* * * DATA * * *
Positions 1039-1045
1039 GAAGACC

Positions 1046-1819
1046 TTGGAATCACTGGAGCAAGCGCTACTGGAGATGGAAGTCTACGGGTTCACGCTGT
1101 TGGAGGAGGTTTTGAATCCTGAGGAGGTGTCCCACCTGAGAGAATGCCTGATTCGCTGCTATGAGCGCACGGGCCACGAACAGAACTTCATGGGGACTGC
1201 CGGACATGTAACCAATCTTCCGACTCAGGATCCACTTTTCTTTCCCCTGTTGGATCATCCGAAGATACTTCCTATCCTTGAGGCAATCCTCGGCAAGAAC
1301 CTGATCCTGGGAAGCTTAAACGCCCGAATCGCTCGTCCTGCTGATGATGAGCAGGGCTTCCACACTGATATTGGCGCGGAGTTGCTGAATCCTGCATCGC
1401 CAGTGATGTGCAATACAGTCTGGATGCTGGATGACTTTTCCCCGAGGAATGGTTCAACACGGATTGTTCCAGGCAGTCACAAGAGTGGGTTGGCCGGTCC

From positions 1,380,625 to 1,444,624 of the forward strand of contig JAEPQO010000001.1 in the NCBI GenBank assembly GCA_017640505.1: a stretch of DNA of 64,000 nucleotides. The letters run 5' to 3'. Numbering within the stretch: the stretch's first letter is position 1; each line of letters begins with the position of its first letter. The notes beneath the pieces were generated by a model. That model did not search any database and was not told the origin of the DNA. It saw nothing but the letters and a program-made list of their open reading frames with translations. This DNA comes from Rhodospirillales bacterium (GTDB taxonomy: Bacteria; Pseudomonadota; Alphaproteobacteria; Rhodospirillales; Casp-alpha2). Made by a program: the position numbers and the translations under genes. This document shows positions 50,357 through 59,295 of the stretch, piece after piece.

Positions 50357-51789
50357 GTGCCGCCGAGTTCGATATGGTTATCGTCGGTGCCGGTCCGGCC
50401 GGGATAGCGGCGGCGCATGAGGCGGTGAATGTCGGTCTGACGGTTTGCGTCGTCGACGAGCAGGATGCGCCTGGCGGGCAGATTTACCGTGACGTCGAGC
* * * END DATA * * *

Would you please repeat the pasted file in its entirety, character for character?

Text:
Positions 1039-1045
1039 GAAGACC

Positions 1046-1819
1046 TTGGAATCACTGGAGCAAGCGCTACTGGAGATGGAAGTCTACGGGTTCACGCTGT
1101 TGGAGGAGGTTTTGAATCCTGAGGAGGTGTCCCACCTGAGAGAATGCCTGATTCGCTGCTATGAGCGCACGGGCCACGAACAGAACTTCATGGGGACTGC
1201 CGGACATGTAACCAATCTTCCGACTCAGGATCCACTTTTCTTTCCCCTGTTGGATCATCCGAAGATACTTCCTATCCTTGAGGCAATCCTCGGCAAGAAC
1301 CTGATCCTGGGAAGCTTAAACGCCCGAATCGCTCGTCCTGCTGATGATGAGCAGGGCTTCCACACTGATATTGGCGCGGAGTTGCTGAATCCTGCATCGC
1401 CAGTGATGTGCAATACAGTCTGGATGCTGGATGACTTTTCCCCGAGGAATGGTTCAACACGGATTGTTCCAGGCAGTCACAAGAGTGGGTTGGCCGGTCC

From positions 1,380,625 to 1,444,624 of the forward strand of contig JAEPQO010000001.1 in the NCBI GenBank assembly GCA_017640505.1: a stretch of DNA of 64,000 nucleotides. The letters run 5' to 3'. Numbering within the stretch: the stretch's first letter is position 1; each line of letters begins with the position of its first letter. The notes beneath the pieces were generated by a model. That model did not search any database and was not told the origin of the DNA. It saw nothing but the letters and a program-made list of their open reading frames with translations. This DNA comes from Rhodospirillales bacterium (GTDB taxonomy: Bacteria; Pseudomonadota; Alphaproteobacteria; Rhodospirillales; Casp-alpha2). Made by a program: the position numbers and the translations under genes. This document shows positions 50,357 through 59,295 of the stretch, piece after piece.

Positions 50357-51789
50357 GTGCCGCCGAGTTCGATATGGTTATCGTCGGTGCCGGTCCGGCC
50401 GGGATAGCGGCGGCGCATGAGGCGGTGAATGTCGGTCTGACGGTTTGCGTCGTCGACGAGCAGGATGCGCCTGGCGGGCAGATTTACCGTGACGTCGAGC